It has never been easier to communicate with anyone across the world, and with bitcoin it is becoming more efficient to exchange money (value) globally, thus bringing a larger scale of prospective customers or targets for those same startups. The playing field for small businesses is continuing to level out versus big business due to these types of technological breakthroughs and will do so as startups continue to innovate and positively impact on society and our day-to-day lives. And there is no reason why Charleston can’t be an important hub and power broker within this movement.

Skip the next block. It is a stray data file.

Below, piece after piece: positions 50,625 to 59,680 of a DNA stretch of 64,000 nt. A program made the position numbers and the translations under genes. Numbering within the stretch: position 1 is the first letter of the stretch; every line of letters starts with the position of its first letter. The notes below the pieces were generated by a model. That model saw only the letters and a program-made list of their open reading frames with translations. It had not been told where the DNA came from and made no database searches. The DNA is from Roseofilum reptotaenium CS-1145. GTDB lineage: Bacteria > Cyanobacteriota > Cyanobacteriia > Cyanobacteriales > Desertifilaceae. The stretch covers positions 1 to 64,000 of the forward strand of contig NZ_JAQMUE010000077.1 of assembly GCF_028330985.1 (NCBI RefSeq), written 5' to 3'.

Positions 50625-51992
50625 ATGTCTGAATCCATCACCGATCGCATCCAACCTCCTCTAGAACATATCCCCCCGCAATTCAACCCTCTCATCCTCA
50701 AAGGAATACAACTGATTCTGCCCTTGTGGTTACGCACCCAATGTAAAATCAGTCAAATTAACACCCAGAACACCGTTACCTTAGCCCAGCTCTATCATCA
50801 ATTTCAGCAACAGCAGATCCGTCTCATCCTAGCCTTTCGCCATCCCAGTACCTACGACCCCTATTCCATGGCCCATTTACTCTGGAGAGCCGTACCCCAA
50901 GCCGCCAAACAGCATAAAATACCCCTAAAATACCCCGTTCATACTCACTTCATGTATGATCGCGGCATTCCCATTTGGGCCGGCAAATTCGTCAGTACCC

Brad Ebenhoeh is the managing partner of C1 CFOs, a boutique accounting firm that specializes in providing an outsourced accounting platform to funded tech startups and companies in the creative industries. While undertaking this role, he takes the lead on the business development for the organization, is the creator of internal business models for implementation within our clients’ businesses, as well as being the lead client relationship partner. Brad is also CFO of Venture360, a private investment management platform that provides workflow to support deal-flow from the beginning (entrepreneur identification and application, benchmarking) to the end (structuring services, closing, document e-signature, fund transfer), as well as providing accounting services post-deal to ensure transparency and compliance. Brad is a certified public accountant (CPA) in the state of South Carolina and has a decade of experience in the industry, including five years spent at a Big Four accounting firm and two years as CFO of a family of wine businesses before starting his entrepreneurial journey. He holds a Master of Science degree in accounting with a specialization on information systems from Michigan State University, as well as a Bachelor of Arts in accounting from the same university.